Yeah. I’m curious to get your thoughts on this too. One of the interesting things when I was reporting this was Milo and Breitbart army, and there’s been a lot written about that, like the rise of the Alt-Right. One of the strange subcultures, the storylines in YouTube was this called the skeptics. If you recall, this a big moment for atheists on YouTube, like 2010, 2011, Richard Dawkins and Christopher Hitchens, not they were uploading YouTube videos, but people would upload videos of Christopher Hitchens and then discover the algorithm and then tweet, “Christopher Hitchens destroys creationist,” that sort of thing and that became this… So much of YouTube is pattern matching. This is really interesting game where that’s what happens, how YouTube’s algorithms work and that’s how YouTubers work. They’re like, “Oh, this thing works? I’m going to test this. Oh, so I saw someone else doing this. This thing is taking off on the site. I’m going to do this.”

There’s this really interesting flow there that leads in these unexpected directions and one of them, and I’m sure there are people that have studied this and gone more in depth about this transition of like in the online atheist community, there was this big split and one consequence of that it’s that there was just so much more misogyny and it turned on… this is a throwback phrase, but social justice warriors that sort of early, before Trump’s election, this was a big moment on the internet of this engaging fight between feminists and people to oppose them.

I briefly touched on Gamergate, which is this explosive moment in internet culture and our modern politics, which people associate with Reddit and I think YouTube actually played a not insignificant part of that, and a major reason is that YouTube was, at the time, and still is, the only place where online creators can make money and you’ve talked about this on prior podcasts with what incentives for some of these creators to make videos? Money was clearly one of them.

And I think that this was a blind spot for YouTube for a long time, but misogyny and a lot of these battles and early on it was creationists were this interesting target and then it became social justice warriors and then it became YouTube itself, but there’s always… the videos that tend to do well and have these tensions, like any type of media narrative and have really good foils and women on the internet became this fantastic foil for a lot of YouTubers and now it’s having this new wave of attention, but for a long time, it was just treated as like, “This is inevitable and this is part of the internet and there’s nothing we can do about it.”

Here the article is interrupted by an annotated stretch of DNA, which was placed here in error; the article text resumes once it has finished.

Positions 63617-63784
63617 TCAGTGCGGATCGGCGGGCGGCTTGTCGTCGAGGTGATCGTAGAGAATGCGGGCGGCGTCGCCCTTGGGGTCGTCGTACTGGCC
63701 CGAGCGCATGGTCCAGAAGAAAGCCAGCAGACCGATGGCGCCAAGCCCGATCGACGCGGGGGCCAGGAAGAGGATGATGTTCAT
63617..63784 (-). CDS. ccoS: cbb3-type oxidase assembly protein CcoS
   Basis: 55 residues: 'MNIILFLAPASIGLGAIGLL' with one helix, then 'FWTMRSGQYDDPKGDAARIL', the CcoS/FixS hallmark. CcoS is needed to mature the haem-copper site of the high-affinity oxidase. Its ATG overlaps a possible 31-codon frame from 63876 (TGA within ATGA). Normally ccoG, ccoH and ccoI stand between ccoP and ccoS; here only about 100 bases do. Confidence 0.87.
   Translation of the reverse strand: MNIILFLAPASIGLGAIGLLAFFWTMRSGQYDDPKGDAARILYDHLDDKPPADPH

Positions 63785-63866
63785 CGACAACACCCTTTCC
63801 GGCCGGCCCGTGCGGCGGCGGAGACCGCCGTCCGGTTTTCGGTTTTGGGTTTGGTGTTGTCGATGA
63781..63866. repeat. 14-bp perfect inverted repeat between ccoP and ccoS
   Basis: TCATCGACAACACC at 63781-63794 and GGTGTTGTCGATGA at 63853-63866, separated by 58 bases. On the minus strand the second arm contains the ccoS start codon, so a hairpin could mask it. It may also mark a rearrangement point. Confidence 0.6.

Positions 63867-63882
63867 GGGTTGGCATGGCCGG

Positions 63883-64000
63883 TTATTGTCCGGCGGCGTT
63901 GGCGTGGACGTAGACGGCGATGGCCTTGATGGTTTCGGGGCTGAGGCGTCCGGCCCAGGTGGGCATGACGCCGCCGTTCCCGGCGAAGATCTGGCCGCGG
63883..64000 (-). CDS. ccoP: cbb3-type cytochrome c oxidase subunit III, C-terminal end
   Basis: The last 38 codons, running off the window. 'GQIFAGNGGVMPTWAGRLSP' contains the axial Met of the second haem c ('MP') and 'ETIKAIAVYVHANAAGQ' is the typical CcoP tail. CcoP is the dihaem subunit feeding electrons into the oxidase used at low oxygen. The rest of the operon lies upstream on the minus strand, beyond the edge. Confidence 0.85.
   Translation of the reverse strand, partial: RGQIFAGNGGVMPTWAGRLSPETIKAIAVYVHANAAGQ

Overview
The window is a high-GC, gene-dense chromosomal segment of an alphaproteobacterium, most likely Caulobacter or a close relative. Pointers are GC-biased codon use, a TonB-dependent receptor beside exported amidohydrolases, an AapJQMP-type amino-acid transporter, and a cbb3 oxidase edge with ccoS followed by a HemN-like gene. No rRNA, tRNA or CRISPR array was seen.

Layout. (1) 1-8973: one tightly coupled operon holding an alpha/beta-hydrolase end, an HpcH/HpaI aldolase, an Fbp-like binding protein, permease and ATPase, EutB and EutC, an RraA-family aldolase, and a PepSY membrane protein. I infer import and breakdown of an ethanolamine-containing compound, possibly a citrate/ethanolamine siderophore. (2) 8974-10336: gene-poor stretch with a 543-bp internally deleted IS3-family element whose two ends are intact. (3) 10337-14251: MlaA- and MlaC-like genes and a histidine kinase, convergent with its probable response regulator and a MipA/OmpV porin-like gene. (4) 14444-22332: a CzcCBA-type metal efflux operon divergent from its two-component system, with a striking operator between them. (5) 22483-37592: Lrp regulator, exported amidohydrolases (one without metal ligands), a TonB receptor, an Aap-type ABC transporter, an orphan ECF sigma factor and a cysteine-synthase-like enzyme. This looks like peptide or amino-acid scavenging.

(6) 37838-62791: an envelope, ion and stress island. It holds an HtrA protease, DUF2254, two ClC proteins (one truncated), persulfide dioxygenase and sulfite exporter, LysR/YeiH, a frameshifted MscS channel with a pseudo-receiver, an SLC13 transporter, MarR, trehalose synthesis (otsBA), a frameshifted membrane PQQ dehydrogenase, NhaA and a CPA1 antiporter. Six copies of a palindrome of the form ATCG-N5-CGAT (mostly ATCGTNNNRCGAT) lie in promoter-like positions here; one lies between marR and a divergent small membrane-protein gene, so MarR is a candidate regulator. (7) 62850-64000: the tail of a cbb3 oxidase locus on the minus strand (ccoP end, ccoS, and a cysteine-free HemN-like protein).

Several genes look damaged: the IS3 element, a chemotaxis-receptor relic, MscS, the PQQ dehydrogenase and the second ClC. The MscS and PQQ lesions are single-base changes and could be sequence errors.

Justin Hendrix:

There are so many different interesting anecdotes in here and in characters, of course, who come in. One that stuck out to me was the scene of a bus ride that Guillaume Chaslot took in Paris, where he encounters a man watching videos about a purported plot to exterminate a quarter of the world’s population. That also struck me as happening at a moment in time, which says something about where YouTube was at the moment and its role in society.

Mark Bergen:

The history of conspiracies and misinformation on YouTube is a really fascinating one and the book touches on this a little bit, you mentioned Loose Change, which was the really early 911 truth or video that actually took off, I think, on Google video of all places and then people I talked to at early YouTube were, “We would just assume that viewers would be able to sort out that this was…” That viewers would have enough of a sensibility and intelligence to identify this as bunk, as conspiracy. I think that the 911 truth [inaudible 00:31:17] was like it didn’t… At the time there was no sense that this has any harm.

One interesting thing I discovered in the book and I’m curious to the people who read it, what they thought of it. So YouTube had built up around this, they were starting to build this creator team. They were the first platform on the internet to pay online creators, but they were relatively late to actually coming around to their commercial potential. It was like, “Oh, we’re going to have maybe a few that’ll be big hits, but they’re amateur advertisers aren’t going to get behind it. We really need A-listers in Hollywood.

And then around 2014, they’re like, “Oh wow, these YouTube stars are actually bigger than Hollywood stars in many ways. Maybe this is our business.” So they started assigning people to work with creators and help them shoot video and come up with all sorts of teams and directions, working with beauty creators and video games. A person told me that they had this idea that they saw all these paranormal videos on YouTube, which some of it’s the Discovery channel, right, History channel, we’d see this on TV, but on YouTube, it’s got a much more of a YouTube flavor, “Why don’t we work with these creators and build a bit, effectively a vertical around paranormal,” which in some ways you can go like, “Oh my God, flat earth.” This would be YouTube of embracing this, what ended up being a total conspiracy theories.